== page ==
In Q2, Famous Dave’s same-store sales increased 0.4 percent. Notably, comps lifted 0.7 percent at domestic franchises, marking only the second time in eight years they’ve moved in a positive direction.
“In 18 months, we’ve done a 180,” Crivello says. “It’s really exciting to be the owner/operator of these restaurants and prove out the evolutionary vision that I have for the company.”
In certain cases, Famous Dave’s is buying back stores because franchisees don’t have the resources to make changes. Not at the level of the company at least. Attrition came into play, too.
“The restaurant business is extremely difficult,” Crivello says. “Extremely tiresome. It’s a seven day a week thing. So, after 10–15 years, some restaurateurs don’t have energy to go to that next evolutionary cycle. We’re excited to take the reins from them and put the resources necessary into the restaurants, and the effort necessary, to make them successful for the next 10–15 years.”
This tightening of Famous Dave’s footprint has progressed over the last couple of years. It’s down to 136 restaurants from 150 on July 1, 2018. There were 176 restaurants in October 2016.
Q2 revenue increased to $21.1 million from $14.5 million in the comparable period. Famous Dave’s earned $1.44 million, adjusted for ongoing profits—a 15 percent drop from $1.7 million, year-over-year. Adjusted per-share profit was 16 cents, which sailed analyst forecasts of 7 cents.
Tell the message
Glaser’s task is to take some of these store and culinary updates and spin them against a backdrop that hasn’t changed over the years, and doesn’t need to. Meats are still smoked in house. Famous Dave’s story is a quality-of-product and preparation one, he says, one few chains at this scale can rival.
“The first thing is just going to be kind of evaluate our overall positioning statement and figure out where we fit into the bigger picture here, and then start crafting how we’re going to tell that story from an execution standpoint,” Glaser says.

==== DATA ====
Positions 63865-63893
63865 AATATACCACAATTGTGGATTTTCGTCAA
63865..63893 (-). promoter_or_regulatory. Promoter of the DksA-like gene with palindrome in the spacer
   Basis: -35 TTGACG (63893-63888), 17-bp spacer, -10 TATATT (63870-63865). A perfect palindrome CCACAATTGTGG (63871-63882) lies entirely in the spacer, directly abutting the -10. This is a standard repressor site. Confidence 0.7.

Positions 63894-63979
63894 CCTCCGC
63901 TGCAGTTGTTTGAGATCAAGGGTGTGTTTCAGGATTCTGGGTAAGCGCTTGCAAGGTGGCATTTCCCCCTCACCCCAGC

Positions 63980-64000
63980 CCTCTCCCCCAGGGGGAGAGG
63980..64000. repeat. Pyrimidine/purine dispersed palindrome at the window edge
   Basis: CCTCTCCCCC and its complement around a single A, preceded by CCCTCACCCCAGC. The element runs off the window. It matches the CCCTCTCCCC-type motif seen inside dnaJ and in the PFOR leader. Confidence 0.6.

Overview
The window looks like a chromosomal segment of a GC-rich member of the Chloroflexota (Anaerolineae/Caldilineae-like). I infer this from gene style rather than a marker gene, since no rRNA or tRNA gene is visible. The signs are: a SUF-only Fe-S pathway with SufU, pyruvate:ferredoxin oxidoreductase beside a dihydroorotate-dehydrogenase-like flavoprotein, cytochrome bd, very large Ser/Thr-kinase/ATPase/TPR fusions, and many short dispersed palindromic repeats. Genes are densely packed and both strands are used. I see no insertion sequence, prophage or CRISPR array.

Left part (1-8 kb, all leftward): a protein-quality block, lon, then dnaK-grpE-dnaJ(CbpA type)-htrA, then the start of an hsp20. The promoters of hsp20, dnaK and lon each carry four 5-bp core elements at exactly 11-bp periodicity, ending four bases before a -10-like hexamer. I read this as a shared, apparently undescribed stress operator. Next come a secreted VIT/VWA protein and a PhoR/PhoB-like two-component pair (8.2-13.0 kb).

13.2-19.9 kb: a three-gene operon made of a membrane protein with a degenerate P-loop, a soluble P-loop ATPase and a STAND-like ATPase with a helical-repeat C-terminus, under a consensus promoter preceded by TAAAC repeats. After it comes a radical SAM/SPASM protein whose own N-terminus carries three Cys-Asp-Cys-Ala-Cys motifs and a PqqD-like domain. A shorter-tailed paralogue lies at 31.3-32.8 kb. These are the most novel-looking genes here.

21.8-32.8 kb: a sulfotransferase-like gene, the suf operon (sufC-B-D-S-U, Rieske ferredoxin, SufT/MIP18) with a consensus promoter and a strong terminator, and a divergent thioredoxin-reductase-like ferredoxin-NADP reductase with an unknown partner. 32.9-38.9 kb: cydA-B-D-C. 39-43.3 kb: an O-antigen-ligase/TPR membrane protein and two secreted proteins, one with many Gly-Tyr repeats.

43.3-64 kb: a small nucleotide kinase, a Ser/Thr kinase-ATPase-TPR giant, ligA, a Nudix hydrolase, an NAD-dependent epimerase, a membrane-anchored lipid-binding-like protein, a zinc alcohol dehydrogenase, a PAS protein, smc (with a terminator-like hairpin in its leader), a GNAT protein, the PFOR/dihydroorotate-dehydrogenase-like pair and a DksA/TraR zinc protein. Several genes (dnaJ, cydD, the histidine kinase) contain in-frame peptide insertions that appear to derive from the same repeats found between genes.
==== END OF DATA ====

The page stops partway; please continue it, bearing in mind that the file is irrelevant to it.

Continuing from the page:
“There are a lot of opportunities,” he adds. “Whether that’s in the digital space, from a loyalty perspective, there are definitely a bunch of ideas in my head for how we’re going to go about executing that message. But first and foremost, we want to craft that story and make sure that guests understand our purpose and what we’re all about.”
Crivello put it simply. “I think as any company evolves that message also evolves with it. I think that’s why KC is here. Nobody here had the ability to do it, and we’ve very confident that KC’s going to get it right.”
Famous Dave’s evolution is ongoing from multiple angles. In terms of its box, the chain recently replaced a Tucson Arizona, location with a counter-service, downsized version just a couple of miles away. The 2,500-square-foot store has only 75 seats—about a third the size of a typical unit, which generates average-unit volumes of roughly $2.4 million (Per a 2018 franchise disclosure document, the systemwide average at Famous Dave’s was $2,489,323 in the prior year).
Provo, Utah, is on deck for a smaller-footprint store as well, which also features a trimmed-down menu. Additionally, the company has talked about ghost restaurant concepts to capitalize on off-premises demand.
Crivello says the real, immediate challenge is to find real estate at prices where openings can still be profitable. “We’re just being very careful with long-term leases that we sign and in which areas before we get ourselves down that path,” he says. “In the past, this company has had some trouble by not choosing the correct real estate. So, we don’t want to make the same mistake twice.”